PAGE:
The pending reduction and eventual end to the tax on stocks and dividends in Tennessee will cause a source of state funding for Farragut to drop.
Tennessee’s legislature ap-proved a bill that would end the tax on income from dividends and stocks, called the Hall Income Tax, in 2022. This year, it also would reduce the tax from 6 percent to 5 percent.
Gov. Bill Haslam has yet to sign the bill. Farragut receives funding from the Hall Tax based on number of residents who pay into it.
“The town of Farragut has always worked with limited resources since the Town’s founding in 1980, and any reduction in one of our revenue sources will certainly have an impact on our ability to provide the level of service our citizens have come to expect,” David Smoak, Town administrator, said, responding to the pending legislation.
“These revenues go into our general fund and are used to provide essential services to our citizens,” he said. 5.8 percent of Farragut’s revenues for the current Fiscal Year 2016 budget come from this tax.
State Sen. Richard Briggs and State Rep. Jason Zachary voted for the reduction bill. Both said the current tax burdens retirees with 401K and savings plans. Both said Farragut residents had written to them supporting the tax’s elimination.
“People want to decide how to spend their money rather than have the government decide,” Briggs said. He said the gradual phase-out would give towns time to adjust and revenue from Sales Tax might increase.
“It’s not just a tax for the wealthy. It affects families who both parents work throughout their working lives, and they’re now in retirement, and whenever there’s capital gains, the state was classifying those as dividends, which was requiring a 6 percent tax on those gains,” Zachary said.
Farragut Mayor Ralph McGill also said the Hall Tax was not fair.
“If you’re going to have an Income Tax, it ought to be effective for most people, and this is a case where you take a few rich people and you soak them, but let everybody else go,” McGill said. However, he said the bill would cause problems for towns such as Farragut.
“The notion of getting rid of that kind of taxation is a good notion, I think, but the problem is that now we upset the balance of payments to cities and towns like us, and we have to cover that difference, and so now the burden is on us, and that doesn’t seem quite fair either,” he said.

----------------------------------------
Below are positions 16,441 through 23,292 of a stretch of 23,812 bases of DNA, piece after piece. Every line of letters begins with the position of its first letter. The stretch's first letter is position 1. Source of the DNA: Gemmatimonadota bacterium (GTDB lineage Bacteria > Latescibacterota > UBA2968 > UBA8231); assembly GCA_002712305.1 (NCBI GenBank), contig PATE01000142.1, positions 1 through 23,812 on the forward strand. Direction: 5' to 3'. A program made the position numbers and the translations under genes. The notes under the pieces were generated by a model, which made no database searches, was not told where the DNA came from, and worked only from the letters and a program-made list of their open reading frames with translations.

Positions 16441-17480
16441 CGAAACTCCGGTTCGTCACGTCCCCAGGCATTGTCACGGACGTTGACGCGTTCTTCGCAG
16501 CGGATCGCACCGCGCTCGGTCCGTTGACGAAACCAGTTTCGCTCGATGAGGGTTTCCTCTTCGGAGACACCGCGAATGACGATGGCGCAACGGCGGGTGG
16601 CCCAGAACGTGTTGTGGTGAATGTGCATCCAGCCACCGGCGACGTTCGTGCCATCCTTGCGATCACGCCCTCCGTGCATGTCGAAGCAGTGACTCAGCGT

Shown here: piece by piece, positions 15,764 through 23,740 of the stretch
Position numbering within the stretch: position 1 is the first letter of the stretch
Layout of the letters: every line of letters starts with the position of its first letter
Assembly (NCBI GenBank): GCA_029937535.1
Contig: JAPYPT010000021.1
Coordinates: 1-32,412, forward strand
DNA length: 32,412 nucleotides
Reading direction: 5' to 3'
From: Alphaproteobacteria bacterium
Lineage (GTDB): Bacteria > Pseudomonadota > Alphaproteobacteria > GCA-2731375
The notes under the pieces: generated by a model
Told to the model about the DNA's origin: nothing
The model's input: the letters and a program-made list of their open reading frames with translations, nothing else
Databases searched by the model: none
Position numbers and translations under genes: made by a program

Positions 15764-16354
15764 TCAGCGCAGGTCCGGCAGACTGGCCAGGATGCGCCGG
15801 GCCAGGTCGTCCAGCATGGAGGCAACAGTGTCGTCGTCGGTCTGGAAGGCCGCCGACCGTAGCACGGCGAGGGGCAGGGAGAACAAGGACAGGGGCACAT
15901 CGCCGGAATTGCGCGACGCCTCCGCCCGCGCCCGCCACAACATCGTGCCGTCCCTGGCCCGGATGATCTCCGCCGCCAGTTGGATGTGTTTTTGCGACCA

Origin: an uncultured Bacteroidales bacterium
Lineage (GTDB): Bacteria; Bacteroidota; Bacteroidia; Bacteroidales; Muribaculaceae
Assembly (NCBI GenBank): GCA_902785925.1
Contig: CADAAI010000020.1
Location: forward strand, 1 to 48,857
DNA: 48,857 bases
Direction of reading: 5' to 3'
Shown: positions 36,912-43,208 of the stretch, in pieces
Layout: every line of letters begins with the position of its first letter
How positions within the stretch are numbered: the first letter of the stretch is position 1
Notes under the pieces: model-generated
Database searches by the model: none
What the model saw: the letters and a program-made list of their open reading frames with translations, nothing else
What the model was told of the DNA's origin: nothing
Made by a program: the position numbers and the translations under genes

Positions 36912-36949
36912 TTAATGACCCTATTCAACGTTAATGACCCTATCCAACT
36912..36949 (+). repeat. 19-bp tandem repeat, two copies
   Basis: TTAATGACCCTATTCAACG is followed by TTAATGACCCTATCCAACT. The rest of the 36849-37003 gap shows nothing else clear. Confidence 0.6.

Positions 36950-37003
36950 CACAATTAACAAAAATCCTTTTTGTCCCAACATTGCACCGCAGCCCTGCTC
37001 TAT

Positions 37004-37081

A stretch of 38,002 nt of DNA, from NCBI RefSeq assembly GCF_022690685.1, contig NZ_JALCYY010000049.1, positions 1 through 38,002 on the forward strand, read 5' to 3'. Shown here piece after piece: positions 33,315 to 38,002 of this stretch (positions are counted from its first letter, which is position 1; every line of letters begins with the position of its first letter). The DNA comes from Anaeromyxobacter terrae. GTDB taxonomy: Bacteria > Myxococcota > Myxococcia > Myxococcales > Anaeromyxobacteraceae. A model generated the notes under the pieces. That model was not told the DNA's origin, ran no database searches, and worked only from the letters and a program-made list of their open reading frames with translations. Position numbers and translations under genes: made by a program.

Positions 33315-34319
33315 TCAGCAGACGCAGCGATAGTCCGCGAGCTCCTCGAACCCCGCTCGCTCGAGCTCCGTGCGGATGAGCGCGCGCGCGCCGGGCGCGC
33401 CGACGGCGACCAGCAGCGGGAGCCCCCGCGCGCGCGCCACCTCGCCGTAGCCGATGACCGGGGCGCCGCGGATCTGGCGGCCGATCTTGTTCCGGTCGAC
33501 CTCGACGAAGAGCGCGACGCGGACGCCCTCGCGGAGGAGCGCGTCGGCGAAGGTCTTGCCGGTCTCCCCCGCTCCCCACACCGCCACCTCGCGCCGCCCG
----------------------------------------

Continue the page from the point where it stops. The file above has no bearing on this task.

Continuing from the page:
Smoak said the Town has averaged $536,000 per year in revenues over the past five years from the Hall Income Tax. He said a reduction of 17 percent, which is what the estimates are from the legislature, would reduce those averages by $91,260 per year.
He spoke about this year’s 1 percent reduction in Hall Income Tax during the Board of Mayor and Aldermen meeting on April 14. At that time, the State Senate had approved an earlier version of that budget that had the same reduction for this year.
“It doesn’t affect the monies that we would get in this year’s budget that we’re planning for next year, but the following year that’ll reduce it by at least 17 percent of what we would get this year,” Smoak said at the meeting. Fiscal Year 2017, which will not be affected by the current bill, begins July 1, while Fiscal Year 2018, which will be affected, begins July 1, 2017.
Smoak said the Town has not yet made plans for adjusting to the decrease in the current bill.
“Obviously that fluctuates every year based on investment income,” he said regarding the whole amount. “It’s really hard to tell, but we know it would be that much less.”
Farragut does not have a municipal Property Tax, nor does it receive any portion of the Property Tax its citizens pay to Knox County. The Town relies on Sales Tax and other revenues to fund its budget, including the Hall Tax funding.
“It’s too soon to tell what long-term impacts this will have on the Town’s budget, but it’s logical to think that generating additional Sales Tax revenues will become even more important in the future,” Smoak said, responding to the current, pending bill.
Smoak said the Town had completed a recent a special census this year, which would help it deal with the potential loss of revenue from the Hall Tax. The census showed the Town’s population increasing from 20,676, as shown in the 2010 U.S. Census, to 22,674, an increase of 2,074 citizens. More people will mean more revenue. State shared revenue from Sales Tax is distributed to Farragut based on the number of people rather than amount of money raised from the community.
Unlike the funding from the Hall Income Tax, state shared revenue from Sales Tax does not all go to the general fund. Some of it goes toward state roads in the community.